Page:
Microsoft pledges rogue app purge from its Windows Store, with 1,500 ‘misleading’ products already removed
Microsoft is addressing the bane of modern day app stores, with a pledge to ‘recalibrate’ its Windows Store by ridding it of ‘misleading’ apps.
And, so far, it has removed more than 1,500 apps in an effort to improve customer experiences of the Windows platform.
The problem stems from the fact that Windows Store has some fake apps, uploaded by unscrupulous developers, that seek to “game the system with misleading titles or descriptions”. These counterfeit apps essentially seek to trick users into buying what they think is a legitimate title, by utilising the same icon or similar sounding app title as the legitimate version.
But now Microsoft is tackling this issue and in a blog posting, revealed it will implement three changes to its app certification process.
“Earlier this year we heard loud and clear that people were finding it more difficult to find the apps they were searching for; often having to sort through lists of apps with confusing or misleading titles,” said Microsoft. “We took the feedback seriously and modified the Windows Store app certification requirements as a first step toward better ensuring that apps are named and described in a way that doesn’t misrepresent their purpose.”
The first change concerns naming, and Windows apps will, in future, have to “clearly and accurately reflect the functionality of the app.” The second change change concerns categories, to “ensure apps are categorised according to the app function and purpose.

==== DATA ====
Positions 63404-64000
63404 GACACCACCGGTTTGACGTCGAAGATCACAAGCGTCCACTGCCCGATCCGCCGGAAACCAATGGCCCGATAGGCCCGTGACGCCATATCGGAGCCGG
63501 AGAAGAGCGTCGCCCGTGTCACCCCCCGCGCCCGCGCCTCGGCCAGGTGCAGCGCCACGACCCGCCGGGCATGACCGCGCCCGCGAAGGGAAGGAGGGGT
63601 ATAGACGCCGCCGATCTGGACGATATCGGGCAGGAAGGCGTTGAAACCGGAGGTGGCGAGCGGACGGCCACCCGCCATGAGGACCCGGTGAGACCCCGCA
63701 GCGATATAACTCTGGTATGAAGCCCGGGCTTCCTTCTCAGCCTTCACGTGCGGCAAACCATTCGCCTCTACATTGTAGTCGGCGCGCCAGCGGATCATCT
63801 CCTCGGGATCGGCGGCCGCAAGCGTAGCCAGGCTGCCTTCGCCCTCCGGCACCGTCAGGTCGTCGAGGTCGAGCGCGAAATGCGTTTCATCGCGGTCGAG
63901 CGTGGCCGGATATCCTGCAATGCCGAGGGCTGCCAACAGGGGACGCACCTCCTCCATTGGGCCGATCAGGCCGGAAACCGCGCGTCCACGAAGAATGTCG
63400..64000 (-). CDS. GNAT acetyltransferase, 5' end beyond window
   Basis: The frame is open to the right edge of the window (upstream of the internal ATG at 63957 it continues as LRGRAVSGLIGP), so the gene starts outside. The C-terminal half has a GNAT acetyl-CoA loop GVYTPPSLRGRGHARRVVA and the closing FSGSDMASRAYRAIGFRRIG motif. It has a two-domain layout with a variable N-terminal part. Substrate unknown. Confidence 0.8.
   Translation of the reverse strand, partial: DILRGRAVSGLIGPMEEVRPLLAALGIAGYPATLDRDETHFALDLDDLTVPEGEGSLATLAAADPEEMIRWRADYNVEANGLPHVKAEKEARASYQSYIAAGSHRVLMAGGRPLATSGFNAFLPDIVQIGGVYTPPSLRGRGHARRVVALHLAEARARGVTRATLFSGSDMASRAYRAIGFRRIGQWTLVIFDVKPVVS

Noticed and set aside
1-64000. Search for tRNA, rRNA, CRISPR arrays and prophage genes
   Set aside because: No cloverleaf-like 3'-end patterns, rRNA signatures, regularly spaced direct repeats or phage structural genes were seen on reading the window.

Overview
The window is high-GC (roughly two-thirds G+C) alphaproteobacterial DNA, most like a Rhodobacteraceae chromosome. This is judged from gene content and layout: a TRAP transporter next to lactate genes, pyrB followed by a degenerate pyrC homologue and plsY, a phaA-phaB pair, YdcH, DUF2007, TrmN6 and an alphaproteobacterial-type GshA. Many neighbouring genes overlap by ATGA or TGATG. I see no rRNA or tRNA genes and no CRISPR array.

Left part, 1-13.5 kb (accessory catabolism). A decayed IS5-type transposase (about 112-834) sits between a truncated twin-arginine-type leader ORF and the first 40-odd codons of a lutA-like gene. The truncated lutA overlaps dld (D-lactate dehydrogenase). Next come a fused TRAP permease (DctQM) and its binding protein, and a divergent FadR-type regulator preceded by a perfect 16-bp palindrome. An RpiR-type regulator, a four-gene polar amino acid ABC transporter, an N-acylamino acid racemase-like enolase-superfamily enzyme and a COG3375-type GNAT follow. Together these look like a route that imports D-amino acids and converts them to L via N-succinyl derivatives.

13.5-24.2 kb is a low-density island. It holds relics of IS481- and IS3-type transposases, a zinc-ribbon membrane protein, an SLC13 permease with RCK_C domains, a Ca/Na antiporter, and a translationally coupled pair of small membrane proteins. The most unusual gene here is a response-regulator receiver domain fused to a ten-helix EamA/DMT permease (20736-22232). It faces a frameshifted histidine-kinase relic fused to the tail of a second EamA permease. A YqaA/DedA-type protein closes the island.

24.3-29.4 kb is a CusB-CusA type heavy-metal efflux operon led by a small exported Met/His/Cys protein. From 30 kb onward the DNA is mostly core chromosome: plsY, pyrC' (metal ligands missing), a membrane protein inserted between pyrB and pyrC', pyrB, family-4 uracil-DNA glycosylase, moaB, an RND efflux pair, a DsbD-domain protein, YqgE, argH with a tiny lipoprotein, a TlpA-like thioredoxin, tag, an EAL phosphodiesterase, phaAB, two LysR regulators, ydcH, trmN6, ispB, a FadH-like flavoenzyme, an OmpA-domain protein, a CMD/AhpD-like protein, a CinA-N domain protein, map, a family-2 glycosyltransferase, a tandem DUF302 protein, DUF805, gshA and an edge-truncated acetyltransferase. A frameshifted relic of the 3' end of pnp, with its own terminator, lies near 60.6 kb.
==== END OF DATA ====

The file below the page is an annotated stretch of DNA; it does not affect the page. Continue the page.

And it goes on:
The third and final change is to do with icons, which must now “be differentiated to avoid being mistaken with others.”
Microsoft said that it has been reviewing both its Windows and Windows Phone Store to identify titles that do not comply with its modified certification requirements. It said that most developers with good intentions agreed to make the necessary changes when notified that their apps violate Microsoft’s policies.
However, some did not, and Microsoft has already removed more than 1,500 apps. Redmond has also promised to refund any users who paid for a misleading app.
“The Store review is ongoing and we recognize that we have more work to do, but we’re on it,” said Microsoft. “We’re applying additional resources to speed up the review process and identify more problem apps faster. No approach is perfect, so we encourage people to report any issues they may encounter with Windows Store.”
Microsoft is not alone in having a number of rogue products in its App store.
Apple is recognised as placing the toughest restrictions and conditions on its developer community for the Apple App Store, but even it gets caught out. Earlier in the year Apple settled with the United States Federal Trade Commission (FTC) over an in-app purchases dispute. And despite the fact that it has many millions of apps in its App Store, it is swamped with countless apps that are rarely, if ever, downloaded by users.
Google Play meanwhile has also had its fair share of problems. In December 2012, Trend Micro warned that Google Play was riddled with malware, after it found 455 malicious apps on the official Android marketplace. Trend also discovered a select group of 17 rogue applications had been downloaded over 700,000 times. Some of those apps tracked users’ location, calls and messages.
But it has been suggested that Microsoft has not done itself any favours when one of its promotions in 2013 to get more apps published in its App stores, saw Redmond pay developers $100 (£60) for every finished app, regardless of the time spend developing it. Critics argue that promotions like that does little to ensure that a high quality of app is maintained for the Windows platforms.
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